Beijing Scene, Volume 5, Issue 4, April 9 -15
dialogue: the graffiti art of 18K
by Lyn Stuart

"How many people go to art galleries? Even in a big city like Beijing, it’s a tiny number. But ordinary people see my work everyday."
- 18K


IF you have been in Beijing long enough to get in a taxi, then you have seen his work: profiles spray-painted on condemned buildings, freeway bridges and neglected walls all over the capital. These scrawled profiles of a human head are the work of 18K (aka AK47) - the artist formerly known as Zhang Dali. You wouldn’t notice them in a Western city because the simple drawings would be quickly sprayed over with graffiti done by thousands of other layabouts, vandals, artists and political groups. But Beijing has almost no graffiti and the heads compete for space only with notices telling you not to park in front of gates or dump garbage, advertisements for venereal disease remedies and the ubiquitous Chinese character - chai, indicating that the building is about to be demolished. In fact, many of 18K’s tags are intentionally placed right next to "chai" characters. Not only is graffiti painted onto walls that will soon be rubble unlikely to stir the police into action, 18K also has artistic reasons for associating his heads with condemned structures: the work is an attempt to engage in a dialogue with Beijing, a city where buildings come down faster than they did in wartime Berlin and London.


18K was born in Heilongjiang 36 years ago and came to Beijing after middle school to attend the prestigious Central Academy of Art and Design. He majored in traditional Chinese ink-and-brush painting but soon began producing abstract works and experimenting with different materials. In the late 1980s, 18K was the first artist to move to the village near Yuanmingyuan that later became a thriving colony of artists and bohemians until it was closed by Beijing authorities in the early 1990s. In 1988, 18K was one of several artists featured in independent filmmaker Wu Wenguang’s Bumming in Beijing (Liulang Beijing). The film popularized the notion of the Chinese artist as liumang - a slightly dangerous type of hipster who exists on the fringe of normal society and is frowned on by Communist cultural czars. Like many young people involved in the arts, 18K left Beijing in 1989. He went to Italy where he spent six years living in different cities and working as an artist. On his return to Beijing in 1993 he conceived of his long running graffiti project which he entitles Dialogue because the intention is that the graffiti along with photographs and articles that document and criticize it will together comprise a dialogue about the changing face of Beijing.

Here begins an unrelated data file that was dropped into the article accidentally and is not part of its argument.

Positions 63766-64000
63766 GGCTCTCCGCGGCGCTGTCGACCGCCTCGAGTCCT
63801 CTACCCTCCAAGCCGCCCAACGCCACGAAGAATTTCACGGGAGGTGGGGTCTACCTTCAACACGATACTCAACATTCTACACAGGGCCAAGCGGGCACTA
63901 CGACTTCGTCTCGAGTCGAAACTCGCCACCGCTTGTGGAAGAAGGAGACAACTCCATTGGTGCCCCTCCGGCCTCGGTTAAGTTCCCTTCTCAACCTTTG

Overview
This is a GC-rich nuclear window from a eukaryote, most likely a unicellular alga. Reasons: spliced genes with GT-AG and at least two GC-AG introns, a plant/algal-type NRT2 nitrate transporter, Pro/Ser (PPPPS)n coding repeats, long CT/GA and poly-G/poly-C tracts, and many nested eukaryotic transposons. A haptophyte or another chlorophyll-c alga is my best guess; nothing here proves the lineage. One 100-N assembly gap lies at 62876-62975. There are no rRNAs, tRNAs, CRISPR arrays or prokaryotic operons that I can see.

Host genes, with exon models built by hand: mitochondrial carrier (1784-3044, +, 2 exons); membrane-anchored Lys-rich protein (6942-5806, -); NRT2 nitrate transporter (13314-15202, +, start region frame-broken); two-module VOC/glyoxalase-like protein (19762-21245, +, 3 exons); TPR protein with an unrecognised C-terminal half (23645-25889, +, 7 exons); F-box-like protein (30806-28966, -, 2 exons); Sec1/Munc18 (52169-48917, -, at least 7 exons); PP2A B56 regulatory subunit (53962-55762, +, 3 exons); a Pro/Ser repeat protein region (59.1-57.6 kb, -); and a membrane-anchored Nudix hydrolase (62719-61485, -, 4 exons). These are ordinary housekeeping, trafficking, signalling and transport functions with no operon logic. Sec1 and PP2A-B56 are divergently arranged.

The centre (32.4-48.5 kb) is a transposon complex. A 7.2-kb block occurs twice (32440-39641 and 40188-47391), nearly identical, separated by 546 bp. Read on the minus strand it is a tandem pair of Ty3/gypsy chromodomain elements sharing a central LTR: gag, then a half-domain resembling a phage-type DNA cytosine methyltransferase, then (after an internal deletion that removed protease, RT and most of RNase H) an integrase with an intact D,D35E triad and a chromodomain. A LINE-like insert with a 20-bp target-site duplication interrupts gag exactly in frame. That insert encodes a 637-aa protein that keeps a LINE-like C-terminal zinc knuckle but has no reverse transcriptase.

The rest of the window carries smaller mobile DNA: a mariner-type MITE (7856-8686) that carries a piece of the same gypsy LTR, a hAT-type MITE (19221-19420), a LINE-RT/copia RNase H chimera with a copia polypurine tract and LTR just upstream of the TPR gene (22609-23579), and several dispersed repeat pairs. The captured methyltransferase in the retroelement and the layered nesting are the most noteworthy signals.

18K lives with his family in a traditional courtyard house in central Beijing. On a recent visit his daughter is doing homework in the room next door. An ayi pours tea for us. It is a very normal, even conservative-looking household, except for the shelves stacked with contemporary art books in Italian, Chinese and English. But 18K takes me into a room on the west side of the courtyard. We step through the wooden door and he switches on the lights. Lightboxes displaying photographs of the Dialogue project illuminate the room. Snakes of pink neon sketching out two Dialogue heads flicker and light up. The walls are hung with photographs, light installations, posters and newspaper articles documenting 18K’s project. We talk about the works as I stroll around the room.